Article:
The full sequence of the human genome—some 3 billion base pairs, including 20,500 genes—was published in April 2003. Yet nearly 10 years on, we have yet to see evidence of any avalanche of new drugs that can capitalize on that knowledge and specifically interact with DNA at the molecular level.
Last week, the global scientific community found out why: DNA is even more complicated than we thought it was. A lot more.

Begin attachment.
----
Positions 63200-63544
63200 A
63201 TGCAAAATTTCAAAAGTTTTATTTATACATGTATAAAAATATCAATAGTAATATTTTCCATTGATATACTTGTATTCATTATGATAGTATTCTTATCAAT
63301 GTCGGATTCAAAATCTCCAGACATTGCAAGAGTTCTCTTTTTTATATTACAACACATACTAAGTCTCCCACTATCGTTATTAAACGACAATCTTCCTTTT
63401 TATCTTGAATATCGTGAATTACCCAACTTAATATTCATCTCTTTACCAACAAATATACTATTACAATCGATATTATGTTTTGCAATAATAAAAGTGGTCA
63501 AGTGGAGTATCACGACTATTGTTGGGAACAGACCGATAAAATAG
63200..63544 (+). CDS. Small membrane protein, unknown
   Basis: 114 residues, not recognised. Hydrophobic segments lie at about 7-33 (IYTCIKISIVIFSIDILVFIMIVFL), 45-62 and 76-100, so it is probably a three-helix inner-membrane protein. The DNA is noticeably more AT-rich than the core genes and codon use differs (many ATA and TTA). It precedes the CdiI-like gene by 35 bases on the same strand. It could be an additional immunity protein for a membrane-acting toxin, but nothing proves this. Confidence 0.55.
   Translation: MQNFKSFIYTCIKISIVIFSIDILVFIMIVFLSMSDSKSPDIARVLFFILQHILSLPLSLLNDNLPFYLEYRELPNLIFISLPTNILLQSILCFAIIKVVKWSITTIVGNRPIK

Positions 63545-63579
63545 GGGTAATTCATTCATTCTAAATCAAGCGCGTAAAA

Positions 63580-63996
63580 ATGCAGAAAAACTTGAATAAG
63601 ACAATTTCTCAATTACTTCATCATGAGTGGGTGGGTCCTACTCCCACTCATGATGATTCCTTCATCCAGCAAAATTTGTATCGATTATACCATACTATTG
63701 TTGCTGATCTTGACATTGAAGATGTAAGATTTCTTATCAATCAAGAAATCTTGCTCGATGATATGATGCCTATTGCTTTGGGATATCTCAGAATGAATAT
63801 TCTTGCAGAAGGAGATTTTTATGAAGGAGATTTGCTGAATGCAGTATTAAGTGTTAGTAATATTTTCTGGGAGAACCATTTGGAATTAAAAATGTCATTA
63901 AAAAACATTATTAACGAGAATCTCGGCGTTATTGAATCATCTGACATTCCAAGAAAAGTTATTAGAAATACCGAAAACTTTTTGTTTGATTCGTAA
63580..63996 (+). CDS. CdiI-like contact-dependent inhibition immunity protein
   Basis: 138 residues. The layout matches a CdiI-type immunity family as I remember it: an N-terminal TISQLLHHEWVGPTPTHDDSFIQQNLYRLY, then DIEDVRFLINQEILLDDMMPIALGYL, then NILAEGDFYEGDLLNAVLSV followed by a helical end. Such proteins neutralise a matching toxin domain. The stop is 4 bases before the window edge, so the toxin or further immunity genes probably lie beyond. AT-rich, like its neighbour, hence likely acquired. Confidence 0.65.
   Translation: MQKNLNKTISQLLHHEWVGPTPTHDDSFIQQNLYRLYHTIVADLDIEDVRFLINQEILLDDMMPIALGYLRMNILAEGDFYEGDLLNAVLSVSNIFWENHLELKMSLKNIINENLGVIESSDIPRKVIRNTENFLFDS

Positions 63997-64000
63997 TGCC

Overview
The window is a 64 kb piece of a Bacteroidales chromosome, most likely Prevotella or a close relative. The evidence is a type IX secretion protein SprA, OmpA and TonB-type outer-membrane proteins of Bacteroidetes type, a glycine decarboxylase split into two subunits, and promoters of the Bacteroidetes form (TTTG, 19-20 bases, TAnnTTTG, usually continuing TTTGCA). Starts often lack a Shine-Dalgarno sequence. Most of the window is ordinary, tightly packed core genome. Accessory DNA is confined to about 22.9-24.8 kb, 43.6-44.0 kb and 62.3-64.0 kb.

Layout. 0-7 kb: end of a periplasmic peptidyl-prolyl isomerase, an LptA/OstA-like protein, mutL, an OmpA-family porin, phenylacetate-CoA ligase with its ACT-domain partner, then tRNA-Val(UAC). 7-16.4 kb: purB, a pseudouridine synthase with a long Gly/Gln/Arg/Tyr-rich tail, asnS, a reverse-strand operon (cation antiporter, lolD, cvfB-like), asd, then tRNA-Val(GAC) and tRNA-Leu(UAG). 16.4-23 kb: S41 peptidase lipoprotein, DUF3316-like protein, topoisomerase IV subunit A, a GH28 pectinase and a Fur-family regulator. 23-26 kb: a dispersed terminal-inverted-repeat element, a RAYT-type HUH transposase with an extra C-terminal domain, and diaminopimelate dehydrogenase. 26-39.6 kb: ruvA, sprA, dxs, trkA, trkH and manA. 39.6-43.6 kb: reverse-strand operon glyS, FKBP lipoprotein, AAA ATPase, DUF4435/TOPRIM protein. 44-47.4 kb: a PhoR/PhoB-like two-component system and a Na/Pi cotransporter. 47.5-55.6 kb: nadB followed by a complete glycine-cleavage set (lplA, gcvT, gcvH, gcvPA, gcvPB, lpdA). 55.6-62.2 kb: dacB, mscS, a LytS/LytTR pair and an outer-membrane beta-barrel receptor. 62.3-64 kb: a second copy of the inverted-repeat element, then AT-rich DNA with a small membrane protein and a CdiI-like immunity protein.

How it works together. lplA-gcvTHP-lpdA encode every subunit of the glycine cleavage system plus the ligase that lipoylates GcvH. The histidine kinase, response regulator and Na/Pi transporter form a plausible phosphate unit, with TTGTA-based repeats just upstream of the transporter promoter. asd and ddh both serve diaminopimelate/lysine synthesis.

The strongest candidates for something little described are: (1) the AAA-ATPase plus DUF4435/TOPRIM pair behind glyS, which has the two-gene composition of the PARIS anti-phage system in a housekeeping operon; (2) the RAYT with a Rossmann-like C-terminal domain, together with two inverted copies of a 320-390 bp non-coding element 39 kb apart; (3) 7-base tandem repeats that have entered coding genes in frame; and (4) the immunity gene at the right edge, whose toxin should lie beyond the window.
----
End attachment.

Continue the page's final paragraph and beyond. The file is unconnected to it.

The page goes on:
Scientists were surprised to learn 10 years ago that less than 2% of the human genome held the genes that contain instructions for creating the proteins that form the body's tissues. The other 98% seemed to be useless.